a) health insurance so that if a catastrophic illness hits your medical bills will be paid
b) disability insurance so that if you become unable to work you'll have income
c) life insurance so that if you die your dependents (spouse, kids) will have money
d) Umbrella insurance on top of your home or auto insurance to cover losses for certain types of lawsuits
e) home and auto insurance which many people have and are sometimes legally required

Yes, most people pay money into these things and never get a dime back. That's how insurance works. If you want to save a lot of money and sock it away in a bank account you can sort-of self-insure but most people just aren't able to save that much. Can you save enough money to completely replace your house? Do you have a million dollars for a long medical treatment? Probably not. But sure, if you saved enough, you could do that.

As with many things in life you need to do a threat assessment - what are you protecting yourself against? If medical issues are your #1 concern get a medical policy with no total limits on how much will be paid (this was a major ACA reform). Or move to Canada or the UK where people don't go bankrupt from medical issues. Do you think you're going to get sued? Have you put all you personal worth into antique oil paintings that you store next to a well-used fireplace? Are you Tina Turner? Concerned about losing millions in a maritime disaster? You can get insurance for nearly anything as long as you know what you need it for.

As for saving money, it's a great idea, but generally there's no need to hide it offshore unless you have enormous amounts of it.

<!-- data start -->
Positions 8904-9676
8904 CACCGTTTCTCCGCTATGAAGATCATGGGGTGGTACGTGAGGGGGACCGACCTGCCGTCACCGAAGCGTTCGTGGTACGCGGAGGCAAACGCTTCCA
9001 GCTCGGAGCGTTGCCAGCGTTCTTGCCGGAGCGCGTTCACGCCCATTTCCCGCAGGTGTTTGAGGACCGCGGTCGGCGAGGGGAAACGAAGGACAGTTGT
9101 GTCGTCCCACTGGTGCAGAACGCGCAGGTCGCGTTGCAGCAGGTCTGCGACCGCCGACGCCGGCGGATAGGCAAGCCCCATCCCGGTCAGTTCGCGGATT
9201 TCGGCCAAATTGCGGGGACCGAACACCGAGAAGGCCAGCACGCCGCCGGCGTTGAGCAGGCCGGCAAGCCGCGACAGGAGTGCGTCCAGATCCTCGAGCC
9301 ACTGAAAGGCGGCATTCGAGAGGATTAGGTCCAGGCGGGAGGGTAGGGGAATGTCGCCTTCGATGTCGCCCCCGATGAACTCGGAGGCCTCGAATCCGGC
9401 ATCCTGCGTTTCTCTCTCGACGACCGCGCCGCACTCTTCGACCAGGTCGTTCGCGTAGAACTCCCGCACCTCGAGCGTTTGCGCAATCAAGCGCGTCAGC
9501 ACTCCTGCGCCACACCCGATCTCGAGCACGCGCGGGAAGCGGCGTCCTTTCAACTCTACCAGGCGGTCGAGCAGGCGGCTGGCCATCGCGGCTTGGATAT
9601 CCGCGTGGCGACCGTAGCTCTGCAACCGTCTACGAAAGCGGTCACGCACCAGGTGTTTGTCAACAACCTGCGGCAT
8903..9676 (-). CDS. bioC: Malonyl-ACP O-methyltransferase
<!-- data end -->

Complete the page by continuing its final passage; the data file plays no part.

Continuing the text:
posted by GuyZero at 9:37 AM on December 14, 2017 [11 favorites]

You could just keep cash in a safe.
posted by Waiting for Pierce Inverarity at 10:12 AM on December 14, 2017

You could just keep cash in a safe.

So I know we're not supposed to back-and-forth here but I wanted to expand on this.

Yes, you can do this. The advantage is extreme liquidity - you can access the money in 60 seconds. The disadvantage is that not only does the money not grow, it actually loses value to inflation over time. Inflation is currently 2.2% so after 10 years $1000 will only have the buying power of $800 today. As opposed to putting it in your 401k or IRA or whatever and getting, say, a 6% return and having $1790 after 10 years ($1430 inflation-adjusted). And that's tax-deferred in a retirement account. And, while IANAL, from a legal perspective there's no difference between a wad of bill sunder your mattress and a bank savings account. If you're sued, they're all liquid assets.

The actual top risk for people in retirement is simply not having enough savings and living too long. I know that living too long doesn't sound like a bad thing, but if your retirement financial plan ends at age 85 and you live to 90, it's going to be a tough 5 years as you're probably not in any shape to pick up a few hours as a WalMart greeter at 88. (if you can, hey, good for you).